A recent experience made me realize the best time to own the nicest car you can afford is when you have children. The nicer the car, the safer the car usually is.
Although there’s a nice mental health benefit to driving an old beater, I’m willing to spend up as a father in my 40s with two young children.
For two months, I drove a rental car after my car got bashed while under valet care. The rental car was a 2020 Nissan Armada with 60,000 miles. I had hoped for a newer Chevy Tahoe, but this Armada was all the rental car company had at the time.
Although the Nissan Armada was roomy, it handled like a boat. The steering felt loose and it easily oversteered. The car looked fine, but the interior felt cheap. Whenever I played a podcast, I wasn’t able to pause it. Most importantly, the car didn’t feel as safe as my 2015 Range Rover due to poor handling.
But something interesting happens after you’ve driven any car after the fifth time. You get used to it. After two months, I no longer thought about the poor handling and lower quality. Then I switched back.
Switching Back To My Old Car Felt Amazing
Two months and $14,600 in repair costs later, my car was ready for pick up in Lake Tahoe 3.5 hours away! The hotel car followed me to the nearest Enterprise in Truckee, where I dropped off the rental. Then the hotel car drove me to Incline Village, where my car was waiting at the autobody shop.
Although my car was five years older than my rental, it still smelled new with only 37,400 miles. As soon as I got into my car, I realized how much better it was.
The steering was tight. All four wheels gripped the road better. Instead of thin doors, my car had thicker doors that had a gratifying thump sound when closed. Finally, the interior was much higher quality with leather seats, a large moon roof, and nicer trim.
I felt more in control in my car, which meant it also felt safer.
As soon as I got back to the hotel, I began looking up the newly redesigned Range Rover big boy! Too bad the new Range Rover costs over $130,000.
A Flat Tire, Of Course
On my way back from the autobody shop I must have somehow driven over a large nail. As it was 5 pm when I discovered the puncture, all the shops were closed and I had to wait overnight to fix it.
At 7:45 am the next Saturday morning, I carefully drove three miles to a Chevron station in Tahoe City to hopefully repair my tire. Unfortunately, my driving on the flat ruined the tire. As a result, I had the shop put on the spare.
Check out all the rubber that was found after the mechanic took off the tire! The side wall with the metal wiring was all shredded as well.
On my drive back to the hotel, I again began to think a lot about safety.
It was already jolting to see a huge gash in my car when supposedly a laundry truck rammed into it in the valet parking lot. It reminded me that car accidents do happen. But to then think about a tire blowout on the highway while driving my family made me shudder.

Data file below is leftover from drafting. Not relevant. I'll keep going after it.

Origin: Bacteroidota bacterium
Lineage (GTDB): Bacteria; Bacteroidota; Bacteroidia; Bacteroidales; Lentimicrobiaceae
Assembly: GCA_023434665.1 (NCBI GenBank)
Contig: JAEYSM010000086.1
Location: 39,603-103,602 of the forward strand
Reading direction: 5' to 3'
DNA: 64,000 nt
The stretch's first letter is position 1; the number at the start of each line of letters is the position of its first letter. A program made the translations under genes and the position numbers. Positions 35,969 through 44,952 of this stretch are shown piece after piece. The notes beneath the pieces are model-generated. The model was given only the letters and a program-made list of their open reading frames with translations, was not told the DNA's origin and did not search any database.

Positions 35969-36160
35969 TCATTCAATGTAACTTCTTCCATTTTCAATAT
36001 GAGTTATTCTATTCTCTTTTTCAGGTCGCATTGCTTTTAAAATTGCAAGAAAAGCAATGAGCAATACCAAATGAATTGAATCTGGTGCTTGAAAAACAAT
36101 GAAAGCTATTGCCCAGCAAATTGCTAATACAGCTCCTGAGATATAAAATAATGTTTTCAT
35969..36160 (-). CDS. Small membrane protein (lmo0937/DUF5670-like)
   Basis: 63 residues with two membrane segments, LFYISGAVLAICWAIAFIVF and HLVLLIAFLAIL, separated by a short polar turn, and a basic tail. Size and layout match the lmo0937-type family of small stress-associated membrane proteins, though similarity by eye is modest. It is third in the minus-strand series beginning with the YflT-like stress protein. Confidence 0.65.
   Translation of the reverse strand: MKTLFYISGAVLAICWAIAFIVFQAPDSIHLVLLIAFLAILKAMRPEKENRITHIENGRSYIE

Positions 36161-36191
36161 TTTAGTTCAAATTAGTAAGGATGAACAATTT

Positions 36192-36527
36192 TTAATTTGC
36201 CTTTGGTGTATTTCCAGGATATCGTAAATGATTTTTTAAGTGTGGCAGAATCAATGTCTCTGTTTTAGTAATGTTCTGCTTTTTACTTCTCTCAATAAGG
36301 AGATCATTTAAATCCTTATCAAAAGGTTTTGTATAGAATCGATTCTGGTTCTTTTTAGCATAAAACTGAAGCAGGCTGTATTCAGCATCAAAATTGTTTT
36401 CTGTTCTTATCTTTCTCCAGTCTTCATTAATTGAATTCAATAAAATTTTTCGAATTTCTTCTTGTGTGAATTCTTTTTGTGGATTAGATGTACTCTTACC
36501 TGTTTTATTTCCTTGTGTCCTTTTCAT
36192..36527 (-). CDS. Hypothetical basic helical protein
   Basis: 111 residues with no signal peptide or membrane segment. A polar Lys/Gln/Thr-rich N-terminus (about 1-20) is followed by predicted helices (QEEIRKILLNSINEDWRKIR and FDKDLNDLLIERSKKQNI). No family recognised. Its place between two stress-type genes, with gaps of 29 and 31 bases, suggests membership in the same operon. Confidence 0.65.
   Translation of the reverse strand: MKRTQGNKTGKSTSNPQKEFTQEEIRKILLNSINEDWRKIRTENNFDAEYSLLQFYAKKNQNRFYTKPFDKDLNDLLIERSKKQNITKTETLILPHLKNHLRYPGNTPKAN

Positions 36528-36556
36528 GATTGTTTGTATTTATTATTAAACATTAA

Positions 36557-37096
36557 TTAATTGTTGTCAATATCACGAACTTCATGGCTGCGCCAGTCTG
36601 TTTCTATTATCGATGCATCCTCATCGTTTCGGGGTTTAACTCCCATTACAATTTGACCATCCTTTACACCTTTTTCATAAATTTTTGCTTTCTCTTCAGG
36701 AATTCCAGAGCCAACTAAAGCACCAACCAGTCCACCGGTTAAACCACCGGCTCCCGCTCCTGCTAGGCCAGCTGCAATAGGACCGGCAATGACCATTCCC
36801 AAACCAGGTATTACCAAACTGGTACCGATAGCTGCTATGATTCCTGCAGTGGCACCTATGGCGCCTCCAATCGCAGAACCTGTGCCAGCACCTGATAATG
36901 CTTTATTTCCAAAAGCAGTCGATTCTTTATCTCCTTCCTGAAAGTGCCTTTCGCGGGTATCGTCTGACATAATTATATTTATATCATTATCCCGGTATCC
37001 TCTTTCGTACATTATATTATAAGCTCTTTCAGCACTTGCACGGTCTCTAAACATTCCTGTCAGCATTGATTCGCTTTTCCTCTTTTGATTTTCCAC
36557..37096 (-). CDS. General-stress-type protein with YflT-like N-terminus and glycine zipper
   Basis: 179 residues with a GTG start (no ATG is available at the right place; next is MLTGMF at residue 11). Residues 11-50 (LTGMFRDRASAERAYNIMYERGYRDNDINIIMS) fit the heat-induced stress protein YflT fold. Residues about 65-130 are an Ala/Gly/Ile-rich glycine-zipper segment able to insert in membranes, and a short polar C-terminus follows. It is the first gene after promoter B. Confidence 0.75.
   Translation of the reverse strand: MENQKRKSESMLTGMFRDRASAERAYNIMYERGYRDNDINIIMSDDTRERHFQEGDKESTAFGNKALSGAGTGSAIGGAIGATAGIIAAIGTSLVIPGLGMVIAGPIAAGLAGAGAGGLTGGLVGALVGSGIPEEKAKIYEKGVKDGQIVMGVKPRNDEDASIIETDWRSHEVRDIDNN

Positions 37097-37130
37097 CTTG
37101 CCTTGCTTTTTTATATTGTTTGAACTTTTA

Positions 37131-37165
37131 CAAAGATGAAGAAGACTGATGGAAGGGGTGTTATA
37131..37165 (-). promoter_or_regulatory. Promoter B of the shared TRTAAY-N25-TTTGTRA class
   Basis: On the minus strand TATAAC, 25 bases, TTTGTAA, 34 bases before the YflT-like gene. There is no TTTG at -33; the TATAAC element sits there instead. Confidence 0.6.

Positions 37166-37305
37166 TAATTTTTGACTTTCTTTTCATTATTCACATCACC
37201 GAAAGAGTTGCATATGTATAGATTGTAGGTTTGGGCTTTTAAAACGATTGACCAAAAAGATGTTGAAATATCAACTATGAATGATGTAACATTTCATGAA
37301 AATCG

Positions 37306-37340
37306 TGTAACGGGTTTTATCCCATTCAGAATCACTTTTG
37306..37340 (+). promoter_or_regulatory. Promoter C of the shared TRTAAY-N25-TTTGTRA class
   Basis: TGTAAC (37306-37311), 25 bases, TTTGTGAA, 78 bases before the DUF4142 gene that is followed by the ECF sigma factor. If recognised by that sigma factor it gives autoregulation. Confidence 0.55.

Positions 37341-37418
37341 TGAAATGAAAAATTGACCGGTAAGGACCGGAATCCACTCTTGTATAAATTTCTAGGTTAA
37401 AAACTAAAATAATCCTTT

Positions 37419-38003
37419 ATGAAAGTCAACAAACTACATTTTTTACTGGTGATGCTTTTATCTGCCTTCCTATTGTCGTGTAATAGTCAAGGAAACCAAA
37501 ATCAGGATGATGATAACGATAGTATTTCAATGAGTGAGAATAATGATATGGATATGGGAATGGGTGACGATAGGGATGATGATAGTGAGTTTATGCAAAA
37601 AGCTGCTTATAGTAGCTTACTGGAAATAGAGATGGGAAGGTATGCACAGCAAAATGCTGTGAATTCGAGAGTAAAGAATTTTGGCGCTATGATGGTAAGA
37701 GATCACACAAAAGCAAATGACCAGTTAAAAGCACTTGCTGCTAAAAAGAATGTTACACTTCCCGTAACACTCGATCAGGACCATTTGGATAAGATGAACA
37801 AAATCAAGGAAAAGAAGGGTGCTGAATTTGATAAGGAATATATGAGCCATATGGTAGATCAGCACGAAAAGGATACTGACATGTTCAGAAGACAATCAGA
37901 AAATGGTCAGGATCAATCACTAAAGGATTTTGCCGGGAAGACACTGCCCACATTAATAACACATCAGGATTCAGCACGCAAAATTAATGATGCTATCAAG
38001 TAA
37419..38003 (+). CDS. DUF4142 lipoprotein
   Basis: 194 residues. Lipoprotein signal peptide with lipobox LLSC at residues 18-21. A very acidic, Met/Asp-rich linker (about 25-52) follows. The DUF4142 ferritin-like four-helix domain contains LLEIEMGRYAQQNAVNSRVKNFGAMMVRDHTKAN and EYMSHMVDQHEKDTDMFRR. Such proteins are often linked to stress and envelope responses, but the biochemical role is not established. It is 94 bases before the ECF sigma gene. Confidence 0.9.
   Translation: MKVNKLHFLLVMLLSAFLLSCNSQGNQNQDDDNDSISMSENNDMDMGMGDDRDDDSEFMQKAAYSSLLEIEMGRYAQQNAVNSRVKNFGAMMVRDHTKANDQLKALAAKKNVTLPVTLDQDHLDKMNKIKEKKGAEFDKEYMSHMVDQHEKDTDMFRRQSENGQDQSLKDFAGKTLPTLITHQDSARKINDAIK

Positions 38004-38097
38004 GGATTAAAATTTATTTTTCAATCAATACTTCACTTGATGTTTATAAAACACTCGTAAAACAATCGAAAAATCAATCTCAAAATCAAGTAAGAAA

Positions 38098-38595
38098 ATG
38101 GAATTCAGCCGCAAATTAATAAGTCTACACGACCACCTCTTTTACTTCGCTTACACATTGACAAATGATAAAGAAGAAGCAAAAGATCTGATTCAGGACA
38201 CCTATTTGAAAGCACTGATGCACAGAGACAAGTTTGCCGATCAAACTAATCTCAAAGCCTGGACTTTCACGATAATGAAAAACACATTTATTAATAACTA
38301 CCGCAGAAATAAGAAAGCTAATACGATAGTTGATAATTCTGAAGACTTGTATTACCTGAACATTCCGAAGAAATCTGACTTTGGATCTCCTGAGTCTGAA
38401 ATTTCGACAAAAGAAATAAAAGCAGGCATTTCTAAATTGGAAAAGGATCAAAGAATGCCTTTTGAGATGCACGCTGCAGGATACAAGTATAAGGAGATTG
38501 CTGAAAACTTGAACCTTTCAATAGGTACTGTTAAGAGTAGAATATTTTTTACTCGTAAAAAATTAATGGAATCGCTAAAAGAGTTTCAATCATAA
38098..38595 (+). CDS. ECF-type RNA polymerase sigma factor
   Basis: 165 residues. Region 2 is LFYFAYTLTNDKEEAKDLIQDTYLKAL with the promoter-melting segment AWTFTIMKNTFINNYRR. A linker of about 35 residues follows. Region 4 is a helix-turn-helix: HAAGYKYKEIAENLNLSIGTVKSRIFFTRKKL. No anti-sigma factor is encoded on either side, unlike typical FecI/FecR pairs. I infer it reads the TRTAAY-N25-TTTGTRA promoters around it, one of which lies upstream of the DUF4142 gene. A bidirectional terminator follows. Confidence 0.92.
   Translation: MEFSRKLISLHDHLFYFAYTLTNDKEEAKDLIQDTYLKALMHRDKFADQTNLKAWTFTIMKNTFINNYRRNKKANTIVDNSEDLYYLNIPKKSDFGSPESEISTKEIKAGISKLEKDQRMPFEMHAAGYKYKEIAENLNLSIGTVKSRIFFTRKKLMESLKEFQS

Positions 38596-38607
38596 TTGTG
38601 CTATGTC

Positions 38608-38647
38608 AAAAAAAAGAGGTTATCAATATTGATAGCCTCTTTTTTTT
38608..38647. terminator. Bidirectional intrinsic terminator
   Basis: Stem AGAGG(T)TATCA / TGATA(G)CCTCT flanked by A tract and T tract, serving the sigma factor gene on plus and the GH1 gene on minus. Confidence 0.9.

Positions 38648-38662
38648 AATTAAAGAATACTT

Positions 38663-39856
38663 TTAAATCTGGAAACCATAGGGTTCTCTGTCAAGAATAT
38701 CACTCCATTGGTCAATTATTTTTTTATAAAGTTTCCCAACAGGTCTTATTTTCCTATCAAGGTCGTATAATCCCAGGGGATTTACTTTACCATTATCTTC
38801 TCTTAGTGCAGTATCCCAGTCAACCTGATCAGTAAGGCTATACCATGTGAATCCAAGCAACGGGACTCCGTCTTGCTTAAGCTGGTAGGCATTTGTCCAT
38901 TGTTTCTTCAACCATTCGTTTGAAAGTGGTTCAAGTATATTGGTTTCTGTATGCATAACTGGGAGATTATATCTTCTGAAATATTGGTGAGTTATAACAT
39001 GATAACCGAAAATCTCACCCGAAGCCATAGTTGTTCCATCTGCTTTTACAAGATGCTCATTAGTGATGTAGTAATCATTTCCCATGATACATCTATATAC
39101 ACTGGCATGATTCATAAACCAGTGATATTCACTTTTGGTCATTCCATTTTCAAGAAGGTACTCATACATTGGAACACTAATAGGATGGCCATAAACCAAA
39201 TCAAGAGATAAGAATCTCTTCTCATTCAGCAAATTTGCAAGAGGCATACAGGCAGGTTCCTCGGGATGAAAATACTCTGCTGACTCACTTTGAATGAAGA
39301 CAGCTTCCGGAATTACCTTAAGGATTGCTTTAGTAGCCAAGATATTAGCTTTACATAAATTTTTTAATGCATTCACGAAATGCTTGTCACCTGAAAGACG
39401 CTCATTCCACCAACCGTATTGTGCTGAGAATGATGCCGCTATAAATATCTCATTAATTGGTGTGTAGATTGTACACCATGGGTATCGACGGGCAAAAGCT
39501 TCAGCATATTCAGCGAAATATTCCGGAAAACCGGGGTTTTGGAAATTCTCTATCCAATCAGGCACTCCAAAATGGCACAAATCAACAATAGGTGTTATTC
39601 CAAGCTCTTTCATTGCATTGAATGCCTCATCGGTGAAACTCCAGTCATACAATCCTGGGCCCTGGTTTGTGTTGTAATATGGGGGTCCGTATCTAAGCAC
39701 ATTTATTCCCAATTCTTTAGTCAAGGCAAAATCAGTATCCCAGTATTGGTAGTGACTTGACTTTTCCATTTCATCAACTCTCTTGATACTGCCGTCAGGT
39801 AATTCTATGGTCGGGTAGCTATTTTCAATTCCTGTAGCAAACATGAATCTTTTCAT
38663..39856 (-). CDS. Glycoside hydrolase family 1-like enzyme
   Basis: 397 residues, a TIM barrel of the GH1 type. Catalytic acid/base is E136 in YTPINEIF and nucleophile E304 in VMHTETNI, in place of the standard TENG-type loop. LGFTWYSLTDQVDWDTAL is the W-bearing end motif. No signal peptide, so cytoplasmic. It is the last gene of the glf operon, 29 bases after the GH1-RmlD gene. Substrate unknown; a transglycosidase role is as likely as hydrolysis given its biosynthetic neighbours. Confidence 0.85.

Having low-profile 22″ tires look good. But they may be more susceptible to damage. I’m never going to let my tire treads get as low as the safety bars again. Further, I will always inspect my tires before going on a drive.
Driving Rules On A Spare Tire
The generally accepted recommendation for maximum safety is to drive no more than 50 miles per hour and 50 miles, or the 50/50 rule. Although, all the valets I surveyed said they’ve driven on spare tires for hundreds of miles at faster speeds with no problem.
A lot of the spare tire driving distance depends on the size of the spare tire, how new it is, and how hot the weather. If the spare wheel/tire is smaller than your normal wheel/tire, it will revolve much faster. If the spare tire is older, it will likely not have as much tread. And if the weather is scorching, the tire will heat up more and be more at risk of a blow out.
We came up with the solution of driving to America’s Tire in Roseville, a town 65 miles away from Lake Tahoe and on the way to San Francisco on Monday. We called on Saturday to get the tires delivered by Monday, when we needed to go home.
It was somewhat of a nerve-wracking experience since the tire store was 15 miles beyond the recommend driving distance. But I had faith. It was the only solution because the Truckee tire stores were closed on the weekend and wouldn’t be able to get the tires in until Monday afternoon.
Having Kids Justifies Spending More On A Nicer Car
The best time to own the nicest car you can afford is when you have kids due to the enhanced safety features. Ideally, you have the safest car once your first is born. Then you continue owning that car for 10 or more years until it’s time to upgrade to an even nicer and safer car.
If you get into an accident, you want the safest car you can afford protecting them. You could be the most careful driver on the road, but a reckless driver could easily make you and your passengers suffer.
In addition, the more people in your family, the more utility your car provides. Think how wasteful it is to drive a large vehicle as a single person versus having a family of five. With a family, you can spread the cost across more people.